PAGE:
07 August 2009

Lucy in the sky with violence

Since I posted "The South", three weeks ago, I've had a trickle of enquiries about one peripheral comment: “I didn't know what racism or race were ... until I was 14. ... I lost that innocence not in the US south but in a smallish UK market town”. Only a trickle, but a constant one which hasn't yet shown any sign of abating. So, here is a tidied up and recycled account lifted from an email to friends a few years back along.

I know now, as an adult, that most of us grow up to a certain point without knowing what racism is. We just assume that our own attitudes and those of the world around us are normal – until such time as the two (our own and the surrounding world's) come to differ in some way. One of the oddities about my early upbringing was that I didn't know what race was. Fat, Buddhist, thin, Baptist, white, tall, Jewish, short, black, friendly, Hindu, antagonistic, dark brown, kind, Moslem, cruel, Taoist, light brown, open, Baha'ist, distant, English speaking, French speaking, Arabic speaking, Cantonese speaking, clever, Shintoist, clumsy, olive, young, Catholic, old, pagan, middle aged ... that was just the way people were ... it genuinely never occurred to me that any of these things were relevant to anything else at all until I was 14.

At that age I found myself listening to class mates at a British school talk and make jokes about "wogs". Like any 14 year old, I was reluctant to admit ignorance ... so, just as I had four years earlier when other boys talked about sex, I pretended I understood: I laughed when others did, but said little and tried to puzzle it out.

This unwitting collusion ended after about three months. I had had my first kiss. Well, first adult kiss; there had been snatched playground kisses but not the full real beautiful thing. Now that had changed. Lucy, who lived up the road and was a pupil at the Sec Mod school, (with whom I had for some weeks been taking long and unnecessary detours on the way home, talking earnestly about deeply meaningful issues which now escape me) suddenly dragged me off the road into a patch of bushes by the rec, put her arms round my neck, and ... well, the world was wonderfully changed.

The next day, at school, other boys were looking at me and sniggering. I didn't particularly notice; I was lost in my own selfish haze of eternal undying love for Lucy. At lunch break, though, I was rudely awakened by being thrown in the ornamental fish pond and held under.

My crime, apparently, was being seen "kissing a wog". I was at a loss. The only person I had kissed was Lucy. Was Lucy a wog? I didn't know; but obviously she must be. After that, I couldn't stay innocent for long. I found out what the word meant (for US readers, the approximate equivalent of "nigger") and with it the whole existence of race and racism.

And there's no closing the door once opened. It's like original sin. When we know what racism is, we become, ipso facto, racist ourselves. It's like original sin, Because it's not possible to be aware of something and not have it in mind when looking at the world. Similarly with sexism, or any other prejudicial ism. At thirteen I simply wouldn't have noticed a black/white couple; at fifteen, I would note it with approval – and that is racism. I became aware that race affected advancement ... so I would cheer a black footballer though I had no interest in football – and that is racism. Even my passionate following of the gradual, painful civil rights triumphs in the US and in Ulster (and gravitation to friendships with those who shared those politics) was racism. Heart in the right place racism perhaps; but racism nonetheless. As Jim Putnam has more than once commented over at TTMF, we will know that racism is no more when every race can have its scoundrels as well as its heroes – and without comment on their race, in either direction.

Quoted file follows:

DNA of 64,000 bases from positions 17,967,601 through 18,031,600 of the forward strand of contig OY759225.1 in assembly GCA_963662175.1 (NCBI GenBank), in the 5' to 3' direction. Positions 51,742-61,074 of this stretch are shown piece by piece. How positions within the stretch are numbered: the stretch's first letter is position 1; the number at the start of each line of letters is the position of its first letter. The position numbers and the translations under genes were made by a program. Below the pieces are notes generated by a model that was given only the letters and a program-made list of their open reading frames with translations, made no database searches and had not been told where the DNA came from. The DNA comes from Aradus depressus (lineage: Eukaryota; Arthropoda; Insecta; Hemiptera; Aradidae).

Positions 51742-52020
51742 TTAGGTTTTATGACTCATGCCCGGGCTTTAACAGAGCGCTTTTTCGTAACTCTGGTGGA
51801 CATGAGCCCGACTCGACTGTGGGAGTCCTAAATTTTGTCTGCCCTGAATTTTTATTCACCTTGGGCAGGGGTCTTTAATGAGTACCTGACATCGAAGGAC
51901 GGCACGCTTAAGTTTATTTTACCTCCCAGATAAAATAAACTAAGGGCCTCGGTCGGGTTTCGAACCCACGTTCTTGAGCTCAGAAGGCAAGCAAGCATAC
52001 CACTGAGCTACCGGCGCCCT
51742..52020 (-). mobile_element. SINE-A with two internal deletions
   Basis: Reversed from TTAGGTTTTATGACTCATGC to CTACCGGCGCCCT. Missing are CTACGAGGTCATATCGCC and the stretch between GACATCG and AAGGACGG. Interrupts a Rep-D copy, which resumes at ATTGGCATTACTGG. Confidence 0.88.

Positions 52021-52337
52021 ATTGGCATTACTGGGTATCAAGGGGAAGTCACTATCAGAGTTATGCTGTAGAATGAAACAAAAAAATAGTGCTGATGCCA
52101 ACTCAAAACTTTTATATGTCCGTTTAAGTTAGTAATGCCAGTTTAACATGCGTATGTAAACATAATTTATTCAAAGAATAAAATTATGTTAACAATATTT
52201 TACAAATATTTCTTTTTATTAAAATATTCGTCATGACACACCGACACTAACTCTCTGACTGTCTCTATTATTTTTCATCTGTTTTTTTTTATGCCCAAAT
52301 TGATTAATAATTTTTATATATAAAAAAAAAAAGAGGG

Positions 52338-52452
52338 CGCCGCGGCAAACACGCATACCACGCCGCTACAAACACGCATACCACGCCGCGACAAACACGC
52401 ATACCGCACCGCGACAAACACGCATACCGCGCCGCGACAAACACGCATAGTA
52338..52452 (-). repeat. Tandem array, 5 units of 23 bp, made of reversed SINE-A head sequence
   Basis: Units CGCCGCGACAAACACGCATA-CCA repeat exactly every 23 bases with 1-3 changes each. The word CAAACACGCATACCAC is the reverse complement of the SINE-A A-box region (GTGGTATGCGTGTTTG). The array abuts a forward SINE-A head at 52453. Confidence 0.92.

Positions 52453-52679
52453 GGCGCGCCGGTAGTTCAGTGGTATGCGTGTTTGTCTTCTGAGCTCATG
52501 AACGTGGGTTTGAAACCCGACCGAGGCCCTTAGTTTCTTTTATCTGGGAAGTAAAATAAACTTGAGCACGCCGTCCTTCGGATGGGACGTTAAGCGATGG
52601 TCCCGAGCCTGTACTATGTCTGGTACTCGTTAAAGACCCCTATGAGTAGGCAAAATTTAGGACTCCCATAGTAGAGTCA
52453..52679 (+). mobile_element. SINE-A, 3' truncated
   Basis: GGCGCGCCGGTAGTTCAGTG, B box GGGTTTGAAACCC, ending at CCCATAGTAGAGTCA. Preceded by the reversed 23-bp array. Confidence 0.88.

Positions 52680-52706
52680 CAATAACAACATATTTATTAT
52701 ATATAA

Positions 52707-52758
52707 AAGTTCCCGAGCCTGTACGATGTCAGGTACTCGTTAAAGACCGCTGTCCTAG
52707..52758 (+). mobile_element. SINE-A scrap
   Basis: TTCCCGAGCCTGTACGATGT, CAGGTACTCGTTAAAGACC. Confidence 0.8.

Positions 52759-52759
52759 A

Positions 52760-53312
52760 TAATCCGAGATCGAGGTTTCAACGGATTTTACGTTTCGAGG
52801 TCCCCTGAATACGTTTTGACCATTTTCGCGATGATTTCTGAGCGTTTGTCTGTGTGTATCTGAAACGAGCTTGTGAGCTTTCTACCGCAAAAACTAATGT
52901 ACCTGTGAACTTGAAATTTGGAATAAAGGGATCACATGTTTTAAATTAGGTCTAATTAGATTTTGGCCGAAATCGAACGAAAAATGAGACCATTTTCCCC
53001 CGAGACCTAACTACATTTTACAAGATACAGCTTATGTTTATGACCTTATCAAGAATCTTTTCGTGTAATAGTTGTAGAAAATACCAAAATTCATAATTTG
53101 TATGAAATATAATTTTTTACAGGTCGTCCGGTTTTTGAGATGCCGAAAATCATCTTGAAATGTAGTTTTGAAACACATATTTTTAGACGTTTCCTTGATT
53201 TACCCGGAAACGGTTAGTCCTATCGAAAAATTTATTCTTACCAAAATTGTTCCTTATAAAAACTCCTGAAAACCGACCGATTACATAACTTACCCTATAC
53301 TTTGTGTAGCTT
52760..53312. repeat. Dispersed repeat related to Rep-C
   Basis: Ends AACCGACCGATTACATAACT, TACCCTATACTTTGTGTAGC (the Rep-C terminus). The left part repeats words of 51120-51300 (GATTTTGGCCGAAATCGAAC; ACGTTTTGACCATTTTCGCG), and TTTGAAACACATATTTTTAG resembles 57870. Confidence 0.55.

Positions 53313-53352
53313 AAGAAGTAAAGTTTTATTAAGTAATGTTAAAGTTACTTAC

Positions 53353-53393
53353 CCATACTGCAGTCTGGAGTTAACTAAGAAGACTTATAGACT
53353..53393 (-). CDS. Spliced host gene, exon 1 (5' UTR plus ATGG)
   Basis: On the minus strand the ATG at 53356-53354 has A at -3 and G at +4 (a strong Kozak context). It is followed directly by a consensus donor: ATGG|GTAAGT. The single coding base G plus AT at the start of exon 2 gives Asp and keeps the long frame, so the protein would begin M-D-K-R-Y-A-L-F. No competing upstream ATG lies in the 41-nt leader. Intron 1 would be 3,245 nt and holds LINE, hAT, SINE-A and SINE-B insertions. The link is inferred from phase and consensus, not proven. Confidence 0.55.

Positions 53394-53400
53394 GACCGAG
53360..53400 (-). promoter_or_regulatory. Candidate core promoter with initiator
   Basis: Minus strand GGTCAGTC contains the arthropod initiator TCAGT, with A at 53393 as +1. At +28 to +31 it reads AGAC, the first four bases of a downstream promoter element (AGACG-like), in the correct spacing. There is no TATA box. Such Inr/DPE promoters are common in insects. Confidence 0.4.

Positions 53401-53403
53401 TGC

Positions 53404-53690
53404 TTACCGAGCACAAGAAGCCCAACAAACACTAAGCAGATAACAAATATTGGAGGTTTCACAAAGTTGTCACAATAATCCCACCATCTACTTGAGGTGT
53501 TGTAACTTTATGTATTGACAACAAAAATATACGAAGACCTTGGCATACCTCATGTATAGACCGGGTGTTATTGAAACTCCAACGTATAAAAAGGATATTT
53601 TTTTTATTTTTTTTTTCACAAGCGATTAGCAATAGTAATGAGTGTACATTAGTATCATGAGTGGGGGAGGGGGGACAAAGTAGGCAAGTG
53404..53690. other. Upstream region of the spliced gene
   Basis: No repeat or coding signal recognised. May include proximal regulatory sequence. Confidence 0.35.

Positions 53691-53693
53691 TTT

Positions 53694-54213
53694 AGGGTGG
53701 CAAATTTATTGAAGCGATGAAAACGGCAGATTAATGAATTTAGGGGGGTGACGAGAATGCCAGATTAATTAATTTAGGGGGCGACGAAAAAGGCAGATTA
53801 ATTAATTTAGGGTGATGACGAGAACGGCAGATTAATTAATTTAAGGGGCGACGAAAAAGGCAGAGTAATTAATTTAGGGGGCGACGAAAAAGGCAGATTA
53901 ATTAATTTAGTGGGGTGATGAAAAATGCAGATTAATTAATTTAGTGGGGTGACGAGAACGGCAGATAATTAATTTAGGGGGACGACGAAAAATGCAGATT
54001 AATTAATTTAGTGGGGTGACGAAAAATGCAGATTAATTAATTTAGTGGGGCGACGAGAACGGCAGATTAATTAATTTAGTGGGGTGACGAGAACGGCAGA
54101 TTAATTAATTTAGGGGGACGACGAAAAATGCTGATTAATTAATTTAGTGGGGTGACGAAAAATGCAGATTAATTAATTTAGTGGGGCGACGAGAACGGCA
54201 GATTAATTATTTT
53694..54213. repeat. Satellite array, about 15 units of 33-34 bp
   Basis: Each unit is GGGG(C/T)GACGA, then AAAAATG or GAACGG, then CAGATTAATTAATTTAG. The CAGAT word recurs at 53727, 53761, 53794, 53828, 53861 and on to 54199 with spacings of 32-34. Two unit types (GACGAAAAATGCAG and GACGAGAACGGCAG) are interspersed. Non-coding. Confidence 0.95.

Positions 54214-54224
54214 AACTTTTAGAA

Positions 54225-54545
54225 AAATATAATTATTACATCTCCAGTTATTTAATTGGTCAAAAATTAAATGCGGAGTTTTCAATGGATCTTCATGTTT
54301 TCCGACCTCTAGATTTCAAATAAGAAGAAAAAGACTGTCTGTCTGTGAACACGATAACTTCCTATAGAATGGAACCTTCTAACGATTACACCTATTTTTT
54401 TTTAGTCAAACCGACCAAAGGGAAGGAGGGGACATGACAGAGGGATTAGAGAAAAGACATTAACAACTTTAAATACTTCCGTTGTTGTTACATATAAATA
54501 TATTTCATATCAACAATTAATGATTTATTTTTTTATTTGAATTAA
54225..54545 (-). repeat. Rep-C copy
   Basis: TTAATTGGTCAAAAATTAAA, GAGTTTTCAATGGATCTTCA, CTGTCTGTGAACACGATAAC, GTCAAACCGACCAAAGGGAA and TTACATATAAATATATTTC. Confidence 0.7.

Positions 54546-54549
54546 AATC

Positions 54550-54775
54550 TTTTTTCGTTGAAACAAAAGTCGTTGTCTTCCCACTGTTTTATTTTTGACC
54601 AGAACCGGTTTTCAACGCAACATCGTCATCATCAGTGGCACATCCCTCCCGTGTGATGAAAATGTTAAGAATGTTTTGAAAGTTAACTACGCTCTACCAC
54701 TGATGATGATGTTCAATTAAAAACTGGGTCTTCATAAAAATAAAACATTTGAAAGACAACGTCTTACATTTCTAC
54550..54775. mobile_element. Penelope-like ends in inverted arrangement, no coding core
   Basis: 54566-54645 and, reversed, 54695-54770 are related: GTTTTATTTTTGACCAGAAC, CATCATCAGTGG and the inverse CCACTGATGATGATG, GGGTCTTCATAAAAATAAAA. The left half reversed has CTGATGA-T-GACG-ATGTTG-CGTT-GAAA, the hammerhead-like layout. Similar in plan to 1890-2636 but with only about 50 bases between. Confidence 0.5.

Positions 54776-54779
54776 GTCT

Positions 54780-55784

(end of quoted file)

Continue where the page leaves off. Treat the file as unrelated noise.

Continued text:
Ray Girvan said...

Ugh. My stepfather used to regale us with stories about his dealings with "the wogs" when he was stationed in India - with the lame excuse that it wasn't derogatory because it stood for "worthy Oriental gentleman".

Felix Grant said...

In the aftermath of the above story, a history teacher overheard me being teased (or, as I would now say more bluntly, psychologically bullied) over both my ignorance about the word and my refusal to sacrifice Lucy.

He (the teacher) supplied the supposed acronymic origin (I've never checked it ... will do so after typing this), substituting "wily" for your stepfather's "worthy". To his (the teacher's) credit, he also poured withering scorn on the word, all similar uses of language, and the boys concerned ... none of which stopped them once he was out of earshot, of course.

Ray Girvan said...

OED says "Origin uncertain: often said to be an acronym, but none of the many suggested etymologies is satisfactorily supported by the evidence".

It's a reliable rule to mistrust claimed acronyms for pre-1900s words, and certainly ones where the coinage of the acronym isn't documented; and a quick search finds an 1893 example.

I did, however, rather like the use in Alan Moore's League of Extraordinary Gentlemen 2 (the one that's a retelling of War of the Worlds) where the enraged Mr Hyde calls the Martians "Sky Wogs".

Dr. C said...

Well, I always thought it was derived from Golliwog. But then, this was an American invention and referred mostly to dolls of negroes. And, for some reason, this reminds me of the song, Polly Wolly Doodle All Day.

In Ireland in the 1970's there were many foreign students, particularly at the medical school. Those from Norway were called "Norwogs." But I guess its actually Australian.